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Software Engineer at Heydoc

Interpolate CSS custom properties values

In recent years CSS Custom Properties have become much more popular. These dynamic CSS runtime-defined slots are powerful, and the browser support is decent. I published “CSS Custom Properties explained” a few years ago, and I highly recommend it if all these are new to you.

CSS transitions and animations are methods to interpolate property values. For example, it allows us to interpolate colours, lengths, angles and other characteristics over time. Wouldn’t it be cool if we could also transition our custom properties using these? Let’s try it out!

div {
  --deg: 0;
  transform: rotate(calc(var(--deg) * 1deg));
  transition: --deg 1s ease-in-out;
}

div:hover {
  --deg: 120;
}

Nice try, but this ain’t gonna work. Let me explain why.

When you interpolate the width of an element, the browser knows how to compute numbers between starting and final stages. Likewise, when you interpolate color, the browser also knows how to determine the shades in between. But, because of the highly permissive syntax for custom property values, the browser has no clue what type of a value it is, so it struggles to determine what should be between the starting and eventual state.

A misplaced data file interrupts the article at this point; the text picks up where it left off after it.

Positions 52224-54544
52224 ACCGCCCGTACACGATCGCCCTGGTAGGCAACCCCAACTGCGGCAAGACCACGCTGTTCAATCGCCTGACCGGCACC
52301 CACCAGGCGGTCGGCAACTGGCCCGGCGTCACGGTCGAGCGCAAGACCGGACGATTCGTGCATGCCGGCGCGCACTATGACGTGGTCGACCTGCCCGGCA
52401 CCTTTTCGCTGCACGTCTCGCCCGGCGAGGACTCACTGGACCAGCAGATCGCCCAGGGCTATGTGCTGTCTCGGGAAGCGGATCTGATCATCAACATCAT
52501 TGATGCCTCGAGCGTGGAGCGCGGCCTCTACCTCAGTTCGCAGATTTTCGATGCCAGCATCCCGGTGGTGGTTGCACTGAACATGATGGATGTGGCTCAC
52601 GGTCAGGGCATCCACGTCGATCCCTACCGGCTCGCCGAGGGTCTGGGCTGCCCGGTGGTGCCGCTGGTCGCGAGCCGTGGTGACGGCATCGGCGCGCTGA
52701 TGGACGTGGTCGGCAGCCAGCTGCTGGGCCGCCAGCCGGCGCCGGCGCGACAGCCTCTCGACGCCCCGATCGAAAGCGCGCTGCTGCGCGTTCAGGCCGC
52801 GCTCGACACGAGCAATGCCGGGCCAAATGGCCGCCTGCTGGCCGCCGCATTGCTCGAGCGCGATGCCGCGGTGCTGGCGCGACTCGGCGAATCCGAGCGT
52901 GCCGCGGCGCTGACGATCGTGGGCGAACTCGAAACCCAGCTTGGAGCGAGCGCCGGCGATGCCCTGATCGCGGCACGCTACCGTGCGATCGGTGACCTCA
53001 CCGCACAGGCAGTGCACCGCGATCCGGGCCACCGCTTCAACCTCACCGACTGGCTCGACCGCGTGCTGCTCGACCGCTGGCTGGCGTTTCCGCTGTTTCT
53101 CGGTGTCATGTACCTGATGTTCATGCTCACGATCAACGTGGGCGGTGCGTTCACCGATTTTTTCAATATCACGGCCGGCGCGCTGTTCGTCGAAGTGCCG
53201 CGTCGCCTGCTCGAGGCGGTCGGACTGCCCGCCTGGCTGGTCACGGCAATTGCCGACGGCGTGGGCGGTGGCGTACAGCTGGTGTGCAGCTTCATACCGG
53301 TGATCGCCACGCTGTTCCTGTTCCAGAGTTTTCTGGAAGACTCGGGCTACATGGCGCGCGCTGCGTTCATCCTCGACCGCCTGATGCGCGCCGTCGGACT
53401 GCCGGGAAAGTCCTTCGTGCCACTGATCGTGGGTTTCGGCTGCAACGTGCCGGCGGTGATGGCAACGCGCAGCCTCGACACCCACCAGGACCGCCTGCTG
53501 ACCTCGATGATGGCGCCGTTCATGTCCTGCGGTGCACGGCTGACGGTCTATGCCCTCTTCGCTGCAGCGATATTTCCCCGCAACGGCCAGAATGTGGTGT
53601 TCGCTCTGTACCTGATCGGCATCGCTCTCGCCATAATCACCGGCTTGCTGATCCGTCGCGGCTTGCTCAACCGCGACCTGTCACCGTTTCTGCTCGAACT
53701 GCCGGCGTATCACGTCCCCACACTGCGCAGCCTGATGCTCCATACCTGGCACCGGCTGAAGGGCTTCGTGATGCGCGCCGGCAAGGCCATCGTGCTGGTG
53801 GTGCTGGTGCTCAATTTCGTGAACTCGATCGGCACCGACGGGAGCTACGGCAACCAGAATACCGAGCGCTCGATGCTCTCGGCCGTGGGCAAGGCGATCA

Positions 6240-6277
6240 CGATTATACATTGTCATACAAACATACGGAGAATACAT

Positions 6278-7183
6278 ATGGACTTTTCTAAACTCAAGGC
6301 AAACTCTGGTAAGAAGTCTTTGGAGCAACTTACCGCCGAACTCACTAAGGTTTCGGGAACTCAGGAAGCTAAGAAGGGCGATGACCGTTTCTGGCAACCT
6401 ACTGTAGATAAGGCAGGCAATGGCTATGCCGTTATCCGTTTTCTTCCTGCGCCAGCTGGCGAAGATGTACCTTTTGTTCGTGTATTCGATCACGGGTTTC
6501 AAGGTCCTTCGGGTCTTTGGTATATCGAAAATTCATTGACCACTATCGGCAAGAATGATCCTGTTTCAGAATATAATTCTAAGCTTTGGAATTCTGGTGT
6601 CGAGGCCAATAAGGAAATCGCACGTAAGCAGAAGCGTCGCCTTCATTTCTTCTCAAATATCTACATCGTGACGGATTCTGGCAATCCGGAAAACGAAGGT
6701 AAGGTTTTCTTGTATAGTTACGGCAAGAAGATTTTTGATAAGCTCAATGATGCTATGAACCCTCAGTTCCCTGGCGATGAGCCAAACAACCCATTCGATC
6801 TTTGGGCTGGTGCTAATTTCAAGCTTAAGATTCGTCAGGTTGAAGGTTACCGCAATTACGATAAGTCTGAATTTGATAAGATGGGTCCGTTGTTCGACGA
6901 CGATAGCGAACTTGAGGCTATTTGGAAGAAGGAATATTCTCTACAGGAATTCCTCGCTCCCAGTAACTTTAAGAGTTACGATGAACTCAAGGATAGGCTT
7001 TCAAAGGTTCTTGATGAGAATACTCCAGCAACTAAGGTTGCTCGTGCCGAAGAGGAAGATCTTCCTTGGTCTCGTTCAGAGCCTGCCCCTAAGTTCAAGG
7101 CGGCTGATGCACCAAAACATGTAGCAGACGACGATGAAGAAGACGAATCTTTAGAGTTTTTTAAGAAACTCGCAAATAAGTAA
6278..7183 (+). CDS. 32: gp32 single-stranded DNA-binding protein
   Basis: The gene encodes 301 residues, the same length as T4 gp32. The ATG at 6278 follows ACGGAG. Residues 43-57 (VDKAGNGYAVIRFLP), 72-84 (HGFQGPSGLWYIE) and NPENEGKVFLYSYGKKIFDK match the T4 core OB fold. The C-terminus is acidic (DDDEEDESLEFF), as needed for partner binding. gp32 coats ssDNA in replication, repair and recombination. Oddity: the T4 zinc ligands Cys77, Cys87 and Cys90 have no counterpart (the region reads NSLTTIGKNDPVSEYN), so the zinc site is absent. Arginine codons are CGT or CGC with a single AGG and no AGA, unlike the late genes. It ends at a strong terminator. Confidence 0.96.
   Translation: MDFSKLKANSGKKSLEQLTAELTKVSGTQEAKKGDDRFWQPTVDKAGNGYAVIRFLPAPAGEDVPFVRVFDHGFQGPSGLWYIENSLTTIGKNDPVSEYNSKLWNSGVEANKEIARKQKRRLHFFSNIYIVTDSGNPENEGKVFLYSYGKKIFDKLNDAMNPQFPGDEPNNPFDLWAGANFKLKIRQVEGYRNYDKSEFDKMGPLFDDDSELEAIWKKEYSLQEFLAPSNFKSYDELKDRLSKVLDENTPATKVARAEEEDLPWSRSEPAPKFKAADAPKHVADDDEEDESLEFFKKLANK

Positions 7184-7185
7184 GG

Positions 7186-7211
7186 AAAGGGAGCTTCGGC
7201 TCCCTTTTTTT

Luckily, the CSS Properties and Values API comes in handy with two methods that allow us to register a property of a particular type, specify the initial value and define its inheritance behaviour. Let’s give it a go one more time, but this time we will provide the browser with a hint about the type of --deg custom property.

@property --deg {
  syntax: "<number>";
  initial-value: 0;
  inherits: false;
}

div {
  --deg: 0;
  transition: --deg 1s ease-in-out;
  transform: rotate(calc(var(--deg) * 1deg));
}

div:hover {
  --deg: 120;
}

An alternative to a CSS @property rule is JavaScript registerProperty() function.

window.CSS.registerProperty({
  name: "--deg",
  syntax: "<number>",
  initialValue: 0,
  inherits: false,
});

Be warned that this is at the experimental stage at the time of writing this article. So please check the browser support for @property before using it on your project.

See the Pen Untitled by Pawel Grzybek (@pawelgrzybek) on CodePen.

Thanks, Lea #

I learned this and a lot more from Lea Verou’s talk “CSS Variable Secrets”, and I highly recommend it to you. Until next time dear friend, stay curious and share knowledge 👋

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